When I got pregnant with my second baby four years later, I kept an open line of communication with my midwife throughout my pregnancy so we could hopefully avoid another hospital stay.

M was born at 39 weeks rather than 37, so we had one less risk factor to worry about. The only major risk factor both of my boys didn’t have was their blood type, it was the same as mine.

At 24 hours old, my midwife clipped his tongue and lip ties, making him able to breastfeed more effectively. I was nursing him every 2-3 hours around the clock, and waking him up to nurse. I knew the more he ate, the more bilirubin would be flushed out. My milk came in full force just 36 hours after he was born and I often nursed him outside, in direct sunlight, hoping to help him absorb more vitamin D and also help get rid of the bilirubin. It was mid April, so the temperature wasn’t a worry.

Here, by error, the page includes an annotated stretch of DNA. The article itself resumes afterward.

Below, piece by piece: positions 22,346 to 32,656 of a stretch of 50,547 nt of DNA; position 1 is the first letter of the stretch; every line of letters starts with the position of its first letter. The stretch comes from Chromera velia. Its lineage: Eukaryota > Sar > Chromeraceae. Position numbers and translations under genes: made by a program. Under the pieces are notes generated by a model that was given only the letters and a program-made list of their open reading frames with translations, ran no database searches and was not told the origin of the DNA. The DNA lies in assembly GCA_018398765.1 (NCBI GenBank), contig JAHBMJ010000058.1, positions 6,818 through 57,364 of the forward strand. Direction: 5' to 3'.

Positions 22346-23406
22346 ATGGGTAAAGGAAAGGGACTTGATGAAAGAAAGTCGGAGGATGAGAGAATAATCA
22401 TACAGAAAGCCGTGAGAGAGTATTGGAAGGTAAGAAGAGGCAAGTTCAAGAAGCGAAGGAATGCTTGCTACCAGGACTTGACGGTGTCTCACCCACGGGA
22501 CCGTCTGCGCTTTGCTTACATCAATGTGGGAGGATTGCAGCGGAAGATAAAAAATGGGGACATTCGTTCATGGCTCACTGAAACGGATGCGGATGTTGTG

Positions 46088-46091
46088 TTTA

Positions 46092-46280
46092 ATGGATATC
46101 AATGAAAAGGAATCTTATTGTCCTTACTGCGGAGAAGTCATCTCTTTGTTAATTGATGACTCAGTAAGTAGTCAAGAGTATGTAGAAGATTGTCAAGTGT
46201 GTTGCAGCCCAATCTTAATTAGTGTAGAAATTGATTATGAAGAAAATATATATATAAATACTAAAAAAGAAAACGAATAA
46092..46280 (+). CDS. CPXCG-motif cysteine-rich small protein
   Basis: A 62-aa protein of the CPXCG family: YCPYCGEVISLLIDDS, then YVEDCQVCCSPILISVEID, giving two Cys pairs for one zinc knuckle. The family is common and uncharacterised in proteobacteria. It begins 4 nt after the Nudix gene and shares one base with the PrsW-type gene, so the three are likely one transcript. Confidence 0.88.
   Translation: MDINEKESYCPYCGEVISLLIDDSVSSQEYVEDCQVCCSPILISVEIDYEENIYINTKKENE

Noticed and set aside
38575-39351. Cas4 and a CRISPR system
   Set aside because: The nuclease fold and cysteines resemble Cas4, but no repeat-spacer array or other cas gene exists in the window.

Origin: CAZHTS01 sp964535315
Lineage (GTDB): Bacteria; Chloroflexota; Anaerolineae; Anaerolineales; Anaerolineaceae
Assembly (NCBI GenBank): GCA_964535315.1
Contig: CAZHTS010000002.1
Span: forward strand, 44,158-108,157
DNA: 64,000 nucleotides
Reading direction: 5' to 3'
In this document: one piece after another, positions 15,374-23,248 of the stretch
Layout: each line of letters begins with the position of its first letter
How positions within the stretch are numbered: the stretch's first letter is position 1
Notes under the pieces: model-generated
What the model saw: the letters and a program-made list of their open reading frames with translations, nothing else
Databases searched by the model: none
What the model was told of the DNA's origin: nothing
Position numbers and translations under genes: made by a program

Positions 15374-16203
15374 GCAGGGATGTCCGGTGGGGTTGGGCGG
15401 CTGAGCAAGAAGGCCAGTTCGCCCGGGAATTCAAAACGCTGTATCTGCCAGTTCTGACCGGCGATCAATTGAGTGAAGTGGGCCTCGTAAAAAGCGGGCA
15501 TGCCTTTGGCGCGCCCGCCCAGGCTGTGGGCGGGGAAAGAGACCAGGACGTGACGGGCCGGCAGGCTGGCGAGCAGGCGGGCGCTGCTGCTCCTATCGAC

Image by Earthside Birth Photography

My midwife had me bringing him in to check his bilirubin starting at just two days old. We watched it slowly creep up. A little high is normal in newborns, but there’s a point where it gets too high. At 48 hours old it was at 13, three days: 14.5. At day four it had jumped up to 19.5. I still remember the tone in my midwife’s voice when she called me.

Off to the local children’s hospital we went with our newborn… again.